BWW Review: A Young Man's Brain is our Stage in THE CURIOUS INCIDENT OF THE DOG IN THE NIGHT-TIME

BWW Review: A Young Man's Brain is our Stage in THE CURIOUS INCIDENT OF THE DOG IN THE NIGHT-TIMEMark Haddon's acclaimed novel, "The Curious Incident of the Dog in the Night-Time", captures the perspective of a young man with a mind so great that he struggles to fit into the everyday world. This uniquely written book translates seamlessly to the stage in the Tony Award-winning Best Play. For two hours and thirty minutes, audiences are swept into the life of Christopher Boone and taken on a murder-mystery adventure to solve the peculiar killing of a neighborhood dog. Using technology that plays to the audience's senses, this hailed production is certain to stand the test of time.

Christopher's journey is told to us through three main voices: First, the voice of his mentor and the play's narrator, portrayed by Maria Elena Ramirez. Second, an intimate ensemble that rotates characters (and, impressively, acts as the very set itself). Third, and most importantly, Christopher himself. Together, these voices create a well-choreographed, well-communicated story that lets us understand exactly what this protagonist is thinking and feeling. BWW Review: A Young Man's Brain is our Stage in THE CURIOUS INCIDENT OF THE DOG IN THE NIGHT-TIME

Paired with a stage that emits lights, sounds, and graphics (which is only fitting -- Christopher loves computers and technology), Curious Incident becomes a powerful experience that puts audiences in the shoes of someone who--on the outside--is deeply misunderstood. That alone is pretty powerful.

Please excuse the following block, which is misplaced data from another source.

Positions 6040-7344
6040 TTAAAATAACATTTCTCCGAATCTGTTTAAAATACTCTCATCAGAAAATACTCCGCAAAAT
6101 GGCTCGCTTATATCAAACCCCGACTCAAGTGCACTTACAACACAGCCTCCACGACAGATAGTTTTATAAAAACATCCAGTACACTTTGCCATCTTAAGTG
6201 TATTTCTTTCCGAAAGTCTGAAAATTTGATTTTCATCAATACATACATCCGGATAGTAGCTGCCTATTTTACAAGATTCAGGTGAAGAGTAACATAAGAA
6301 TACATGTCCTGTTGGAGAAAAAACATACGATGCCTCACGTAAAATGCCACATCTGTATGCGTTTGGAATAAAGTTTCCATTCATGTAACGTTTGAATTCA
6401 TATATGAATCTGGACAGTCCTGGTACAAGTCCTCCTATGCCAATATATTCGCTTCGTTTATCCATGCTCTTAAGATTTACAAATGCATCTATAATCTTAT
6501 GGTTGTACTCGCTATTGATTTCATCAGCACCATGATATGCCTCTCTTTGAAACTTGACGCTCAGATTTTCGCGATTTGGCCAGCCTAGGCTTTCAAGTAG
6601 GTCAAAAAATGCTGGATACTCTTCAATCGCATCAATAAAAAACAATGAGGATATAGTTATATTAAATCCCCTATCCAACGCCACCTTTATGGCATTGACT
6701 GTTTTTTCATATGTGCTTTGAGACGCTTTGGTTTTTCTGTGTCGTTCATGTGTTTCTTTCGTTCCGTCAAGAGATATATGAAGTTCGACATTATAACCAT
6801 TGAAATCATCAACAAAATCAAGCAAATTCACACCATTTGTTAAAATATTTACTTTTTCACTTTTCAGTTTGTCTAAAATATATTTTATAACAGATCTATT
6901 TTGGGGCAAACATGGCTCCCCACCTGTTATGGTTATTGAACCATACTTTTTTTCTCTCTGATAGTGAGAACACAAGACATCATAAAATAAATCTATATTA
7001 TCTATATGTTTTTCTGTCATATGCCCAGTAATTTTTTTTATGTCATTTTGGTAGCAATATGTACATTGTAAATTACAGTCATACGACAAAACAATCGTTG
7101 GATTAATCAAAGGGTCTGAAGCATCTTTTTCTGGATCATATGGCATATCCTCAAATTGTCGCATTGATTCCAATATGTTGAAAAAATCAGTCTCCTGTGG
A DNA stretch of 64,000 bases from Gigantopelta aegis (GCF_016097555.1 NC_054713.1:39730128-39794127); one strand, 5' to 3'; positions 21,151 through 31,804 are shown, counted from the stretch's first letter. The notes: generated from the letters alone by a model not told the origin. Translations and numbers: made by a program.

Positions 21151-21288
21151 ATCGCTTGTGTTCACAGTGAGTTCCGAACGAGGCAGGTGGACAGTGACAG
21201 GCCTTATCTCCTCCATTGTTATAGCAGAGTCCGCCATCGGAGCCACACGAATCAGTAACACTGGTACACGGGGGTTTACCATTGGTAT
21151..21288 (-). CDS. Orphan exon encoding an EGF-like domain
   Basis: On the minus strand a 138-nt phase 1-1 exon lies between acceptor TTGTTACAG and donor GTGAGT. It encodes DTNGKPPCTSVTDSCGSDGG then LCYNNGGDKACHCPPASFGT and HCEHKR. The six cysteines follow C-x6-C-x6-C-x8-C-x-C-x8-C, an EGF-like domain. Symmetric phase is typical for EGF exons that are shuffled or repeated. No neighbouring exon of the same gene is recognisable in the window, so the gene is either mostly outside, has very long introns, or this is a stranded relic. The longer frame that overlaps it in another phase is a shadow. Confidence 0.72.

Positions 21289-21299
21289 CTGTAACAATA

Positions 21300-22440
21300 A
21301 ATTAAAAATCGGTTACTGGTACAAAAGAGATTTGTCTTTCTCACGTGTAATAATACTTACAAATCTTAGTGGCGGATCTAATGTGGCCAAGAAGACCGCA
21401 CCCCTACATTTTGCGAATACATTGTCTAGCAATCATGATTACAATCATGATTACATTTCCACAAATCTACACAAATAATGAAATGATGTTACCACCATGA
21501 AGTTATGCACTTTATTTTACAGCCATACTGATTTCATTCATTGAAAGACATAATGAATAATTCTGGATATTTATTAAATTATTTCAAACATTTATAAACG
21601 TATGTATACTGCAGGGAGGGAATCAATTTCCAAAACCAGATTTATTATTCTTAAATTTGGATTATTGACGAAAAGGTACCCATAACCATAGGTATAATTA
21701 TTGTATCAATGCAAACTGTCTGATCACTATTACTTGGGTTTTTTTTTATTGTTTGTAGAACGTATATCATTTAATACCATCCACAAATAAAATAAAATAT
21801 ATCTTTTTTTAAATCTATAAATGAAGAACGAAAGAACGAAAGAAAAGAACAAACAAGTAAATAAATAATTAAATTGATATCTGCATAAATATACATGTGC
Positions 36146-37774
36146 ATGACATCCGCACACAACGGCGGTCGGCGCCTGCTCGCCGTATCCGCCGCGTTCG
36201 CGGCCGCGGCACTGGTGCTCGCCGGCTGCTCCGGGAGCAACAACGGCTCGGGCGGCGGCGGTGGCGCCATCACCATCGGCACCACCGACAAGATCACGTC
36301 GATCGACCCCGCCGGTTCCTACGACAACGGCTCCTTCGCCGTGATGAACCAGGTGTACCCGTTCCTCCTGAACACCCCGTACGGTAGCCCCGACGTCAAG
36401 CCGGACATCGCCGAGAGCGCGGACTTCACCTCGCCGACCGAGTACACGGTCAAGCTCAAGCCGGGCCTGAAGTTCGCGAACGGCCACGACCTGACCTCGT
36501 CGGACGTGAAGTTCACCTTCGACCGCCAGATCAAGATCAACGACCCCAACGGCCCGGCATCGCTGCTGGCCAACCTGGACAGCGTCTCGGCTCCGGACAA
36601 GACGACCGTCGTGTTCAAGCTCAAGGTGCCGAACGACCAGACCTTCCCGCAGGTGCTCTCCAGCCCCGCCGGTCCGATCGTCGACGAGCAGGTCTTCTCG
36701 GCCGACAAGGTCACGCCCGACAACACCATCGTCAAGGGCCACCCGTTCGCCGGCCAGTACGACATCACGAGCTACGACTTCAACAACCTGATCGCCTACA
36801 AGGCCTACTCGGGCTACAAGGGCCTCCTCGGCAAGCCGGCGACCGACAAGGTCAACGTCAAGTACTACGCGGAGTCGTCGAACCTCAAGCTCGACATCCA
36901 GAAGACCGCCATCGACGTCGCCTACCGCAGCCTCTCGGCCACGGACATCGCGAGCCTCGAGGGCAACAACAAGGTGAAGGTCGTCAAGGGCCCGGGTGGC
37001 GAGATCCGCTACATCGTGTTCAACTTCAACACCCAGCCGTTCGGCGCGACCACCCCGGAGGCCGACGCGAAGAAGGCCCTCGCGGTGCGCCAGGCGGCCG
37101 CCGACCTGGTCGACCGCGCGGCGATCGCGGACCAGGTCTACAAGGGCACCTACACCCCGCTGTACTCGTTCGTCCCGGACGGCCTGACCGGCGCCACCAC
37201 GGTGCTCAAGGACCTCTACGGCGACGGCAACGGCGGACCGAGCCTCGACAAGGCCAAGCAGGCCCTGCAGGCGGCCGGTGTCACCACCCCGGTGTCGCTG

Playing Christopher (at select performances) is Adam Langdon, who likely has one of the most difficult roles in theater. Though never explicitly said, it's clear Christopher lies on the autism spectrum, and Langdon encompasses what we might see in one individual's struggle to communicate, as well as a display of astounding intelligence. Ultimately, it's his performance that carries the show.

Curious Incident shies away from the glitz and glamour of a traditional Broadway show, and instead provides wit, humor, raw emotion and a moving look into one person's unique world. It hits the mark of good theater and leaves you thinking on the way out.


See The Curious Incident of the Dog in the Night-Time at the Oriental Theatre in Chicago until December 24th. For more information, visit www.broadwayinchicago.com.


Photo Credit: Joan Marcus

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